In Georgia, the criminal statute known as simple assault prohibits individuals from attempting to commit a violent injury to someone’s person, or committing an act placing them in reasonable apprehension of immediately receiving a violent injury. In addition, acting on those threats is a separate criminal offense that can be just as serious.
If you are facing assault allegations, it is important to know that you have legal options. Whether the charges allege causing harm to another or merely threatening to do so, an experienced Macon assault lawyer can help you clear up any misunderstandings and protect your future. Contact J. Ryan Brown Law today to discuss your unique situation with a diligent defense attorney.
The law in Macon provides a strict definition of assault. According to the Official Code of Georgia Annotated §16-5-20, an assault is any attempt to cause a violent injury to another party. In simple terms, an assault is an attempt to cause harm, regardless of whether that harm actually occurred.
Simple assault is considered a misdemeanor. A conviction as such can require a person to pay a fine of up to $1,000, spend one year in jail, or both. A knowledgeable Macon attorney can help accused parties to better understand how state law defines a simple assault. They then work to gather evidence that helps create reasonable doubt about the prosecutor’s case and presents this evidence on behalf of defendants in court.
One major element that a prosecutor must prove in every assault case is that the defendant intended to cause harm to another person. If a claimant alleges that they feared for their well-being because of the actions of another, a prosecutor must prove that the defendant intended to commit this act. Because of this, many assault defenses revolve around the idea that a defendant did not believe that their actions would cause another to be in fear. Skilled attorneys can introduce evidence that any physical contact was a simple mistake. They can also help determine if a lack of intent could damage a prosecutor’s case.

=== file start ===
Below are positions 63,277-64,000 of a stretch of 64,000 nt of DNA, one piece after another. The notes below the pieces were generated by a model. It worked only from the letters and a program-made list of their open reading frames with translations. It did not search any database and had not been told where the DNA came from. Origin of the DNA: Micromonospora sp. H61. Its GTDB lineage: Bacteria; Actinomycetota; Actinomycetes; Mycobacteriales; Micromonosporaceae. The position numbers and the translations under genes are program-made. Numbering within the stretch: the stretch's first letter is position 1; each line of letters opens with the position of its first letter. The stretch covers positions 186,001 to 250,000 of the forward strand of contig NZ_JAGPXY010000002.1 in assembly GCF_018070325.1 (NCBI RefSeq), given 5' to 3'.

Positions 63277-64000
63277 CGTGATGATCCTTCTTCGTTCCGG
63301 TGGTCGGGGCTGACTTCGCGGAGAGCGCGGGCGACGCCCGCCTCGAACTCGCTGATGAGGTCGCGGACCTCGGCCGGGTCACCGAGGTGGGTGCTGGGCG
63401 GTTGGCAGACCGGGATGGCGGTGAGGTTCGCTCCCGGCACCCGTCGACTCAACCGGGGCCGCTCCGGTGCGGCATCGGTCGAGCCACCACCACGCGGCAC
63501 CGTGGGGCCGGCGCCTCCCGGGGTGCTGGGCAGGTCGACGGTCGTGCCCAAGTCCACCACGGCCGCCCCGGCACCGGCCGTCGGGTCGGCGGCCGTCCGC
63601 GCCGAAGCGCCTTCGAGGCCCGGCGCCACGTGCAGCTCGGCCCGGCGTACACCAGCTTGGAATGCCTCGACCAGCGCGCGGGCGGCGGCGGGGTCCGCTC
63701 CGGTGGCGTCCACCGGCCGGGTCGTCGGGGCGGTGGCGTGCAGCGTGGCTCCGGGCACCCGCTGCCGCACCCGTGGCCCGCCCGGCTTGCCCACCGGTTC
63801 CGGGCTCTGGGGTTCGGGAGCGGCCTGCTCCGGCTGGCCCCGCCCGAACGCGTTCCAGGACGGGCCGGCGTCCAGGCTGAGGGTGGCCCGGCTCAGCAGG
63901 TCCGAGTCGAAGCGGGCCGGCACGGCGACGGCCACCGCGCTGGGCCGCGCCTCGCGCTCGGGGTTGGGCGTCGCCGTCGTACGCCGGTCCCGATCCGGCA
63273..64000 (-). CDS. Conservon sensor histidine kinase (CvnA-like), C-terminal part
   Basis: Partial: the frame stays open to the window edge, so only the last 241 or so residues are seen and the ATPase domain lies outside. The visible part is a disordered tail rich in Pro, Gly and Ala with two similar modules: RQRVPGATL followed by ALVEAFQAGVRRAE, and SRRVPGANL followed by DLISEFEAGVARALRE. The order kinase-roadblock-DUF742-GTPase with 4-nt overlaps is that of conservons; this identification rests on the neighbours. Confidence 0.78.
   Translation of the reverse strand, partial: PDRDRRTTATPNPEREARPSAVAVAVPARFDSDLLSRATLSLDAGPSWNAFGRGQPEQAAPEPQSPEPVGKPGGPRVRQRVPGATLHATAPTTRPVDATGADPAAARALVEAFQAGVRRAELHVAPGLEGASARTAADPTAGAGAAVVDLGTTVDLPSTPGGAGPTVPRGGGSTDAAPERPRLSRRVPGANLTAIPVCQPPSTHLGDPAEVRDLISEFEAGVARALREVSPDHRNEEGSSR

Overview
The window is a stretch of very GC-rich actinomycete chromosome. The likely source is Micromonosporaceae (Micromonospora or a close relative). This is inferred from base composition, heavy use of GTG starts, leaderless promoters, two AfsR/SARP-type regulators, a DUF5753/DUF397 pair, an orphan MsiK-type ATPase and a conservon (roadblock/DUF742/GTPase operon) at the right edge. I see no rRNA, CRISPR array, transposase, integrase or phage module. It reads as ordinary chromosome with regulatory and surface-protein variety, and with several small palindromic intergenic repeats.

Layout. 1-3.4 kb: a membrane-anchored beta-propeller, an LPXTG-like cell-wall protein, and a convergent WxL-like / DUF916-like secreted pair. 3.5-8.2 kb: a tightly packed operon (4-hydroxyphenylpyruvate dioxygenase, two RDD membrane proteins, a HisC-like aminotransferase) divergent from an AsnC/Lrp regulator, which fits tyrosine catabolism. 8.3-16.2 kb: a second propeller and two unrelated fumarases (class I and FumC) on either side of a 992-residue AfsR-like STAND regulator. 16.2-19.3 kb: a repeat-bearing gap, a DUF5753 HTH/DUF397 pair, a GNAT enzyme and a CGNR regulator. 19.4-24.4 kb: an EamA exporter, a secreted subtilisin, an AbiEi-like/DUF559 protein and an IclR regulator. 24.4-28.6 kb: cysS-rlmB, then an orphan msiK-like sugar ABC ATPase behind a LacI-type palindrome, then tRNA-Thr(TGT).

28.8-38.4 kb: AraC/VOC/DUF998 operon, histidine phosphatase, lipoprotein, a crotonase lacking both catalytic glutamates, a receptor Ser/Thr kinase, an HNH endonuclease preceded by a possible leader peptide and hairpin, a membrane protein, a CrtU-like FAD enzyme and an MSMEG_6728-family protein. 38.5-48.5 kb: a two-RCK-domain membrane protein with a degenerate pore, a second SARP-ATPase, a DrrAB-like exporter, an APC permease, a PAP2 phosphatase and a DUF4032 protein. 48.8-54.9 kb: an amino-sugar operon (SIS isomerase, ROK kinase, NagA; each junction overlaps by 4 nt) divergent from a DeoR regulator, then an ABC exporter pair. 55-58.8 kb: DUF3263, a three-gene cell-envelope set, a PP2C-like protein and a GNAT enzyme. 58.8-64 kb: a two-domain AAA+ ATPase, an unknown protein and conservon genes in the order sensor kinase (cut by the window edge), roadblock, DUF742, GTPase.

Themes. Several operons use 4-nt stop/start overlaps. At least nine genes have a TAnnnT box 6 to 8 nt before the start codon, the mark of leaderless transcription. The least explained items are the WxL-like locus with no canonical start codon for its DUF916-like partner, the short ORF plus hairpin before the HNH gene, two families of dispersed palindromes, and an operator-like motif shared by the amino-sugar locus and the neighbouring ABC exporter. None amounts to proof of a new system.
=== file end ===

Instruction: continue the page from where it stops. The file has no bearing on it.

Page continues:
There are two main factors that could contribute to an assault charge being upgraded to an aggravated assault. The first is whether a defendant used a weapon to assault another. According to O.C.G.A. § 16-5-21, the use or display of a deadly weapon or instrument may result in felony-level charges. Convictions here may result in a prison sentence of up to twenty years.
The other factor is the identity of the supposed victim. A person’s status as a family member, police officer, or senior citizen can result in enhanced penalties for an assault conviction, even if the incident did not involve any bodily harm.
An attorney serving Macon can help to develop a defense against any assault allegation. They can work to dispute the identity of an alleged assailant, question whether it was reasonable for the supposed victim to fear harm, or work to dispute whether a weapon was present at the scene.
Assault charges are serious issues that have the potential to impact every aspect of your life. Despite popular belief, police can make an arrest if they suspect that a defendant merely threatened the well-being of another person. An assault conviction is possible even if physical contact never actually occurred.
For these reasons, it is vital to enlist the help of an aggressive Macon assault lawyer that will take the lead in your case and fight back against these harmful allegations. An attorney can evaluate the strength of the prosecutor’s case, dispute the legality of police work, and make cogent legal arguments before judges and juries on your behalf. Contact J. Ryan Brown Law today to schedule a confidential consultation with dedicated legal counsel.
J. Ryan Brown Law, LLC
J. Ryan Brown Law, LLC